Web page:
Traffic noise is a major contributor to such “noise pollution” that can contribute to negative health outcomes. However, better highway designs and sound barriers can mitigate the negative impact of traffic noise– and state departments of transportation are working on such solutions for those living near high-level traffic noise areas.

According to the noise barrier inventory maintained by the Federal Highway Administration, more than 3,000 linear miles of noise wall barriers have been built since the 1970s across the United States.

Such sound barriers remain an essential part of highway design and construction as the World Health Organization determined that prolonged exposure to high levels of noise “interferes with people’s daily activities … disturbs sleep, causes cardiovascular and psychophysiological effects, reduces performance and provokes annoyance responses and changes in social behavior.”

Yet the cost of meeting those regulations and protecting the public against a vehicle’s roar— the predominant sound for cars is that of tire-pavement; for trucks, engine, and stack sounds – takes considerable funding.

For example, between 2014 and 2016, FHWA found that total construction costs for noise barriers topped $671 million in just a three-year period – an average of $2 million per mile of noise wall.

That’s why many state DOTs are trying to find ways to reduce the cost of noise abatement efforts, noted Alcala – who also leads the Noise Working Group with the American Association of State Highway and Transportation Officials Committee on Environment and Sustainability.

“The main goal of more accurate noise abatement modeling can result in cost reduction,” he explained. “Modeling noise levels more accurately can likely reduce costs noise wall in construction.”

To listen to the full podcast, click here.

ETAP Podcast: Noise Working Group with Noel Alcala

From loss of sleep to loss of hearing, noise can pose a real threat. Recent studies have even identified a possible link between noise exposure and dementia. Traffic noise is a major contributor to noise pollution that fuels these negative health outcomes. Tires hitting pavement make up the majority of highway noise. Better modeling and barriers can work to mitigate this for folks living near areas with high levels of noise- and DOT practitioners are working toward such solutions for all affected.

Joining us on the podcast today is Noel Alcala, Noise and Air Quality Coordinator at the Ohio Department of Transportation. Noel also heads the AASHTO Noise Working Group, which operates under the Committee on Environment and Sustainability. The noise working group convenes state DOTs and promotes discourse on, and works in reducing traffic noise and its negative effects.

ETAP Podcast: Identifying the Benefits of the Infrastructure Bill

In this episode of the Environmental Technical Assistance Program or ETAP Podcast, Joung Lee (seen above) — director of policy and government relations for the American Association of State Highway and Transportation Officials – discusses the potential benefits of the $1.2 trillion infrastructure bill being debated in Congress.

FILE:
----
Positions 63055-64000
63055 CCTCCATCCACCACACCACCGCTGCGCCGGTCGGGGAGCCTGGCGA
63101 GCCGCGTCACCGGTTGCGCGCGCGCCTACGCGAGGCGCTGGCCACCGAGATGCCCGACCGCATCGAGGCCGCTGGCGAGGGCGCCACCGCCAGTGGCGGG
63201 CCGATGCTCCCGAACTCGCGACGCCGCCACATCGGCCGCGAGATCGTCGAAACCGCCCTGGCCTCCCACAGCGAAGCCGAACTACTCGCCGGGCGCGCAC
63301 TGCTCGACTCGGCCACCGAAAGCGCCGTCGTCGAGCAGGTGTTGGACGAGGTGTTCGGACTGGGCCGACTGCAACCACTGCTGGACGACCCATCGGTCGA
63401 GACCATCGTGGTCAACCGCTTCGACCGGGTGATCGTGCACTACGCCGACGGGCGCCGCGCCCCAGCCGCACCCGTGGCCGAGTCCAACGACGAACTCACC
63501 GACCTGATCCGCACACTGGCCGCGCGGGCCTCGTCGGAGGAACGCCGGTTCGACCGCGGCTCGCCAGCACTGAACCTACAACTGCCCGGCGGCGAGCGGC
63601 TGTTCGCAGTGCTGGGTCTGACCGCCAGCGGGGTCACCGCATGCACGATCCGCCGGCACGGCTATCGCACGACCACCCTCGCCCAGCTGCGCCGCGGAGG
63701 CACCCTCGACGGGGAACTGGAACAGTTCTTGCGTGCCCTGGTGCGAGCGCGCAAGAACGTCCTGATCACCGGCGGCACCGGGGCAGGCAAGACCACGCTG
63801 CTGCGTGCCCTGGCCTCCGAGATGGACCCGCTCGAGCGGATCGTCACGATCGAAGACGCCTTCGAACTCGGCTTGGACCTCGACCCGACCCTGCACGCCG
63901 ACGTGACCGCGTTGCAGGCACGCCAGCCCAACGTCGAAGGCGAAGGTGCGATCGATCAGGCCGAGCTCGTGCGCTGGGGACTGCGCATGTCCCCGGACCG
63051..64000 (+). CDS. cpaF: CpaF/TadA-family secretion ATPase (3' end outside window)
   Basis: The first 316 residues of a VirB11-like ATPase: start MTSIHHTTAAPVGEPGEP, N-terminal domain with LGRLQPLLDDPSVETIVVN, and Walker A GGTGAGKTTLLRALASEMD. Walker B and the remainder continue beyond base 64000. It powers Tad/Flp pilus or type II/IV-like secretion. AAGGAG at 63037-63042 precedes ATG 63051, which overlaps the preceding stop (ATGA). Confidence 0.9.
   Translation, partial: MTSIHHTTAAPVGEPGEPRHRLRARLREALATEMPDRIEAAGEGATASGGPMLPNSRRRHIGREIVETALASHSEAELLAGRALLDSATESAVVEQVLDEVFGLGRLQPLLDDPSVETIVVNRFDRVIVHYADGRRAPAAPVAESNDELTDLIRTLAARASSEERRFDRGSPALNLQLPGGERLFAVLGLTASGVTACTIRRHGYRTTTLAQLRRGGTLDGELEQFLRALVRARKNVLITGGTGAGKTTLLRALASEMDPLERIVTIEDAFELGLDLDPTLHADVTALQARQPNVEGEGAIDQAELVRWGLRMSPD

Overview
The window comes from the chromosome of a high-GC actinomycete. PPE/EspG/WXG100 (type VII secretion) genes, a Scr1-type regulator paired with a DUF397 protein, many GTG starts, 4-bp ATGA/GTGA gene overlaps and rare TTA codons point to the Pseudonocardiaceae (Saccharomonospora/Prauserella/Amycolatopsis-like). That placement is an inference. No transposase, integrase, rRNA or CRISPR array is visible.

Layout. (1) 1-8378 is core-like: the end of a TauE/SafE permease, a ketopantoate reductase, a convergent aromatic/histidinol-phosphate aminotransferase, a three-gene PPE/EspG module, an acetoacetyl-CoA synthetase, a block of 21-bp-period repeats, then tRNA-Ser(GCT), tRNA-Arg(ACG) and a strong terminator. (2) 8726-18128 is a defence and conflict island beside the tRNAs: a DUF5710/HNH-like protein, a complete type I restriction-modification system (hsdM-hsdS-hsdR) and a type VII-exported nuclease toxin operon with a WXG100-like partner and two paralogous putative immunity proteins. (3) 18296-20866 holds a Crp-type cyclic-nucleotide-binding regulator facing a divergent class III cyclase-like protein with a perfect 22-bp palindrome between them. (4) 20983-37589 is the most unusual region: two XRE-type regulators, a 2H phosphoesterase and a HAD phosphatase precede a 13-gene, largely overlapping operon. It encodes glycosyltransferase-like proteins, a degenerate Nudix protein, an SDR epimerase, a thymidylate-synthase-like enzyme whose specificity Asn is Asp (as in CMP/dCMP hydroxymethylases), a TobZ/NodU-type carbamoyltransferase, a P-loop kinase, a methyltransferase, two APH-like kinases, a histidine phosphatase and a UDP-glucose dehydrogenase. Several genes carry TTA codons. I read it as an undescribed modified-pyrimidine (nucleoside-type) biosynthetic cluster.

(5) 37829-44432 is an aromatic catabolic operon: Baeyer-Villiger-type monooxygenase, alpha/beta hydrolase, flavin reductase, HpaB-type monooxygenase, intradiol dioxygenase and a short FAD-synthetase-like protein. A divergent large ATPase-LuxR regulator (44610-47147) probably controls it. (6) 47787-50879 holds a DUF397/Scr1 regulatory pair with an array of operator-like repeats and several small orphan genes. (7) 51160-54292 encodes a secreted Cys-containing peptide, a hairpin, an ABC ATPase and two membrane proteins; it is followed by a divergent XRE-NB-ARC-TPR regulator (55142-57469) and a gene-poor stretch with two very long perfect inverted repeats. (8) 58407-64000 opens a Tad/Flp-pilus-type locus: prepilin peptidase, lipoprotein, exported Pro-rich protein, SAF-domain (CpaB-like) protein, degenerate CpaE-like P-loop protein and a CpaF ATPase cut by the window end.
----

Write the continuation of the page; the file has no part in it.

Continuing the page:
The House of Representatives currently plans to vote on the infrastructure bill – formally known as the Infrastructure Investment and Jobs Act or IIJA and passed with bipartisan support by the Senate in mid-August – at the end of October. The House delayed votes on the measure originally scheduled on September 27 and then September 30 as factions of the Democratic Party fought over legislative and funding priorities involving the much larger $3.5 trillion reconciliation bill covering social programs.

Late on October 1, the House passed a 30-day surface transportation funding extension measure, which expires October 31, to provide more time for legislators to find a way around the infrastructure bill impasse. The Senate subsequently passed that extension on October 2, with President Biden signing it into law that same day.

Lee – who also serves as the staff liaison to AASHTO’s Transportation Policy Forum – noted in the podcast that AASHTO has successfully represented the interests of state departments of transportation within the infrastructure bill. He noted, for example, that the most recent version of the bill incorporates four out of five of AASHTO’s core priorities.

To listen to the full podcast, click here.

ETAP Podcast: Reducing Rolling Resistance Lowers Emissions

In this episode of the Environmental Technical Assistance Program or ETAP Podcast, Mark Hoffman –assistant professor of mechanical engineering at Auburn University – and Karl Bohnenberger, his research assistant, explain how reducing the amount of energy required to keep a vehicle tire rolling can help lower greenhouse gas or GHG emissions.

[Above photo via Wikipedia Commons]

According to the U.S. Department of Energy, conventionally fueled vehicles use up 11 percent of their fuel to keep their tires rolling, while electric vehicles use up to 25 percent of their energy for this purpose.

Thus, reducing rolling resistance presents a “valuable opportunity” to improve vehicle efficiency and reduce the transportation sector’s carbon footprint simultaneously, argue Hoffman and Bohnenberger. To listen to this podcast, click here.

ETAP Podcast: Arizona DOT Talks Monarch Butterfly Needs

In this episode of the Environmental Technical Assistance Program or ETAP Podcast, Kris Gade, Ph.D. – a roadside resource specialist with the Arizona Department of Transportation – discusses Monarch butterfly conservation efforts; a butterfly species that’s experienced a dramatic dip in population over the past few decades.